Search Images Maps Play YouTube News Gmail Drive More »
Sign in
Screen reader users: click this link for accessible mode. Accessible mode has the same essential features but works better with your reader.

Patents

  1. Advanced Patent Search
Publication numberUS20060253588 A1
Publication typeApplication
Application numberUS 11/124,692
Publication dateNov 9, 2006
Filing dateMay 9, 2005
Priority dateMay 9, 2005
Publication number11124692, 124692, US 2006/0253588 A1, US 2006/253588 A1, US 20060253588 A1, US 20060253588A1, US 2006253588 A1, US 2006253588A1, US-A1-20060253588, US-A1-2006253588, US2006/0253588A1, US2006/253588A1, US20060253588 A1, US20060253588A1, US2006253588 A1, US2006253588A1
InventorsJingrong Gao, Jianfeng Kong, Michael Polan, Alex Tsui
Original AssigneeInternational Business Machines Corporation
Export CitationBiBTeX, EndNote, RefMan
External Links: USPTO, USPTO Assignment, Espacenet
Method and apparatus for managing test results in a data center
US 20060253588 A1
Abstract
There is provided in an embodiment of the present invention a method wherein a processor may receive a test configuration deployment plan (TCDP) template. A user may select the test configuration deployment plan template and provide time schedule, and specific software application names and version numbers as settings for variables within the test configuration deployment plan template, in effect making a subscription request, wherein the processor receives or otherwise prompts to receive such information. Provided such resources are available at the requested time, the processor may wait until that time and provision the test configuration deployment plan to a data center resource. Test cases are run and results are collected until time or test cases are exhausted. The processor may then release resources that had been allocated to the subscription, which may include a step of undeploying or unprovisioning.
Images(4)
Previous page
Next page
Claims(19)
1. A method for producing test results in a data center resource the method comprising:
receiving a subscription request, the subscription request having a deployment template, a test case, and at least one variable setting;
provisioning at least two resources for the data center resource based on the subscription request;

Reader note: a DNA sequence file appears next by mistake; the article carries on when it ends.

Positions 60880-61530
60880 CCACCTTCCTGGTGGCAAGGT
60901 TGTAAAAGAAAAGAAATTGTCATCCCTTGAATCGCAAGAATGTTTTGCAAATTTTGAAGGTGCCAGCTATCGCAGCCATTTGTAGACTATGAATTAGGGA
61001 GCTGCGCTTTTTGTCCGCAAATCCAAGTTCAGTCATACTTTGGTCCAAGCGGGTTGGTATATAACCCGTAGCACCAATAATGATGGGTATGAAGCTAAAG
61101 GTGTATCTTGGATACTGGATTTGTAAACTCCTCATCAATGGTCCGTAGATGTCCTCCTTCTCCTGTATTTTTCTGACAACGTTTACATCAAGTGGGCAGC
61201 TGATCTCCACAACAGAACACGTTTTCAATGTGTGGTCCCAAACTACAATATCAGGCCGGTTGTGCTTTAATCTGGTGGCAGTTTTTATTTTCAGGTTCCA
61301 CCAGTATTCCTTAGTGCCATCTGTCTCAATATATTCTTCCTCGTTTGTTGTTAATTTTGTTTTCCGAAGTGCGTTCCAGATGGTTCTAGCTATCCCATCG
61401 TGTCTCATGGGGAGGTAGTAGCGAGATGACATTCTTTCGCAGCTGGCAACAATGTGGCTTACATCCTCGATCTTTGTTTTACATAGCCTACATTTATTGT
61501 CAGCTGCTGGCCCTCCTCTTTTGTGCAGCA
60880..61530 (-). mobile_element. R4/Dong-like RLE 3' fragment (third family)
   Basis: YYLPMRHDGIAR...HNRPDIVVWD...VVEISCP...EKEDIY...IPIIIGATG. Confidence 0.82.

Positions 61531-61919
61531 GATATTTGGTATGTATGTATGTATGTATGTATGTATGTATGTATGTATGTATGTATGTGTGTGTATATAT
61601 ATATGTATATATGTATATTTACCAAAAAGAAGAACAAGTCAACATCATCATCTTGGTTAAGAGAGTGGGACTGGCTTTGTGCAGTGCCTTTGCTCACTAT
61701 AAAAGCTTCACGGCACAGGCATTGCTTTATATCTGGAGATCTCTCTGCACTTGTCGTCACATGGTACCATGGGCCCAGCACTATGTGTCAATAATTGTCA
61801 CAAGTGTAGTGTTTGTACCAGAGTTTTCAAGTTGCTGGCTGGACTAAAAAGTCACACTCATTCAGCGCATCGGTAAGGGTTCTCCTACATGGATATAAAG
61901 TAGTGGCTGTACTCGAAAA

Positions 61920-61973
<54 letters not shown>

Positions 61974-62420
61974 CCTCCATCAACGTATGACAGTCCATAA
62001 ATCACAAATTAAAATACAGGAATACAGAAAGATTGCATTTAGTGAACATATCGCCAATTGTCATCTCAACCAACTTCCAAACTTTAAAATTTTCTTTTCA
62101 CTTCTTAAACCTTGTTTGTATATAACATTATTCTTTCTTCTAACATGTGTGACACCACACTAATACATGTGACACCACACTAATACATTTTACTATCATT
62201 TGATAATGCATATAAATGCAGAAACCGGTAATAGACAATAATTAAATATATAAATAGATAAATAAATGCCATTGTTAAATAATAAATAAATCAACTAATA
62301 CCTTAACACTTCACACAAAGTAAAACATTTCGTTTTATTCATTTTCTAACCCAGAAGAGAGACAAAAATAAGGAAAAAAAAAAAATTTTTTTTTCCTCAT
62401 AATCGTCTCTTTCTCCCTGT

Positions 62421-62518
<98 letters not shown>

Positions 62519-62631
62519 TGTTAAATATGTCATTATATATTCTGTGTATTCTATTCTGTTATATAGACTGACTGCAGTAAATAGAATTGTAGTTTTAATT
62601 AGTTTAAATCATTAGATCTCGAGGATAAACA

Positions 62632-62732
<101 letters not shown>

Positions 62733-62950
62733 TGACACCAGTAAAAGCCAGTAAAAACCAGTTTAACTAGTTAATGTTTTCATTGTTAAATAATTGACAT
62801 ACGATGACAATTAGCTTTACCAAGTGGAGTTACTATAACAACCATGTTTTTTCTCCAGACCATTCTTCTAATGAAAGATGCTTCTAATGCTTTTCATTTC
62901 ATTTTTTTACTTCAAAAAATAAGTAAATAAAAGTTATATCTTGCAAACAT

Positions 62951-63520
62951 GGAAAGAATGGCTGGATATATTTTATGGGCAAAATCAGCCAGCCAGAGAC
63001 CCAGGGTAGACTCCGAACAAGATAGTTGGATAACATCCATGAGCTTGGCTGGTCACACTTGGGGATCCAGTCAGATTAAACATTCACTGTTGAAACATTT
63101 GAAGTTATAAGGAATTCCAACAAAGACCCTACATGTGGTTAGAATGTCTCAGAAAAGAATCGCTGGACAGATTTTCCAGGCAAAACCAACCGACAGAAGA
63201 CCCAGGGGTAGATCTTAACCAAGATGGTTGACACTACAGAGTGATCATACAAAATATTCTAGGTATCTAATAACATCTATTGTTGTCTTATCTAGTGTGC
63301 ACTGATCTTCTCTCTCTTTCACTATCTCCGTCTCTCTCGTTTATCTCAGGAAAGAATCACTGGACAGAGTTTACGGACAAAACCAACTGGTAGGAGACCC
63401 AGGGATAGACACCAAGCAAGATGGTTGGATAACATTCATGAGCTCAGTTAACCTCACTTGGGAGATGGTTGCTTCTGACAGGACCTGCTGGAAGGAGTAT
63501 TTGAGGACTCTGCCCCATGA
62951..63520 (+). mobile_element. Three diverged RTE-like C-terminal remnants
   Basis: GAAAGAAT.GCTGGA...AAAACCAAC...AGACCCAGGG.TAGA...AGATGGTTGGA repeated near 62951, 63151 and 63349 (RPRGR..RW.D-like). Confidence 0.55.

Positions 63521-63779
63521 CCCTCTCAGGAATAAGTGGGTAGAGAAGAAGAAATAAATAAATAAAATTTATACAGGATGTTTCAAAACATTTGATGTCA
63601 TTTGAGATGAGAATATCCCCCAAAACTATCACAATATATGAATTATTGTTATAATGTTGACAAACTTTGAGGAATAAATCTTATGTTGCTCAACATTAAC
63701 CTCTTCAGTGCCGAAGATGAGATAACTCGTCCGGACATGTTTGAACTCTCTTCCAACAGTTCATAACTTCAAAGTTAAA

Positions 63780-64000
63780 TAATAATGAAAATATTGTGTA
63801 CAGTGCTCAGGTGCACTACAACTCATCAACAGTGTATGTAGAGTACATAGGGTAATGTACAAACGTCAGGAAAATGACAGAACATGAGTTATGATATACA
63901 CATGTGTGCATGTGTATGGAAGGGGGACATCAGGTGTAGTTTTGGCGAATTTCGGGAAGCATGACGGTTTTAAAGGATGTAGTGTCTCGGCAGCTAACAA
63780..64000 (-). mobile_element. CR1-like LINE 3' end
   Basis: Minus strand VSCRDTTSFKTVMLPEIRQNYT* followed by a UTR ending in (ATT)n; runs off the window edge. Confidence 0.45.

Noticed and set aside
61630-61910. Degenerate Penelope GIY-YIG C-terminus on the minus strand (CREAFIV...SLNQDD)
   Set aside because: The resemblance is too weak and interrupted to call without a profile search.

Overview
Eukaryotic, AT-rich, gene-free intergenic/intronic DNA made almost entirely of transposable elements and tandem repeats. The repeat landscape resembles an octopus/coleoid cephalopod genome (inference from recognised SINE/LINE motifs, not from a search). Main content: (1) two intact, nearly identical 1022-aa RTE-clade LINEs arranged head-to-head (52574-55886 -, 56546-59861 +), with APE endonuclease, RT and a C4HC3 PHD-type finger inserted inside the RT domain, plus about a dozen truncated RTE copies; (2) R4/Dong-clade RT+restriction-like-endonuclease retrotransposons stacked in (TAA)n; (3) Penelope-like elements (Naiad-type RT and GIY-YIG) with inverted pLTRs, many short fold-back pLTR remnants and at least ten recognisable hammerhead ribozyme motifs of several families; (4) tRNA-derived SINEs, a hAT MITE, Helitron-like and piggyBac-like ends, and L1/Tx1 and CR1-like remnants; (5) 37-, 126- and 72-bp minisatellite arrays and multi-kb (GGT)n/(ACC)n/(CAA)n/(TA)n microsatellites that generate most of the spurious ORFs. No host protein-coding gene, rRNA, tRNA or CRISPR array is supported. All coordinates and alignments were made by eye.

executing at least one test case using the at least two resources to produce at least one test result; and
releasing the at least two resources.
2. The method for producing of claim 1 further comprising:
creating a service provisioning management service based on a test configuration deployment plan template.
3. The method for producing of claim 2 wherein the receiving step further comprises:
receiving the subscription request as a hypertext transfer protocol request wherein the at least one variable setting is a time schedule.
4. The method for producing of claim 3 wherein the provisioning step further comprises:
provisioning the at least two resources based on the time schedule.
5. The method for producing of claim 4 wherein the executing step further comprises:
storing the at least one test result having a unique identifier.
6. The method for producing of claim 4 wherein the at least two resources comprise:
an operating system and at least one of a file system application software and a database application software.
7. A data processing system for producing test results in a data center resource, the data processing system comprising:
a bus;
a processing unit connected to the bus;
a communication unit connected to the bus; and
a memory connected to the bus, wherein computer usable code is located in the memory and wherein the processing unit executes the computer usable code to receive a subscription request, the subscription request having a deployment template, a testbucket having a test case, and at least one variable setting; provision at least two resources for the data center resource based on the subscription request;
execute at least one test case using the at least two resources to produce at least one test result; and
release the at least two resources.
8. The data processing system of claim 7, wherein executing the computer usable code to receive the subscription request, the processing unit further executes the computer usable code to create a service provisioning management service based on a test configuration deployment plan template.
9. The data processing system claim of 8, wherein executing the computer usable code to receive the subscription request, the processing unit further executes the computer useable code to receive a hypertext transfer protocol request wherein the at least one variable setting is a time schedule.
10. The data processing system of claim 9, wherein executing the computer usable code to receive the subscription request, the processing unit further executes the computer usable code to provision the at least two resources based on the time schedule.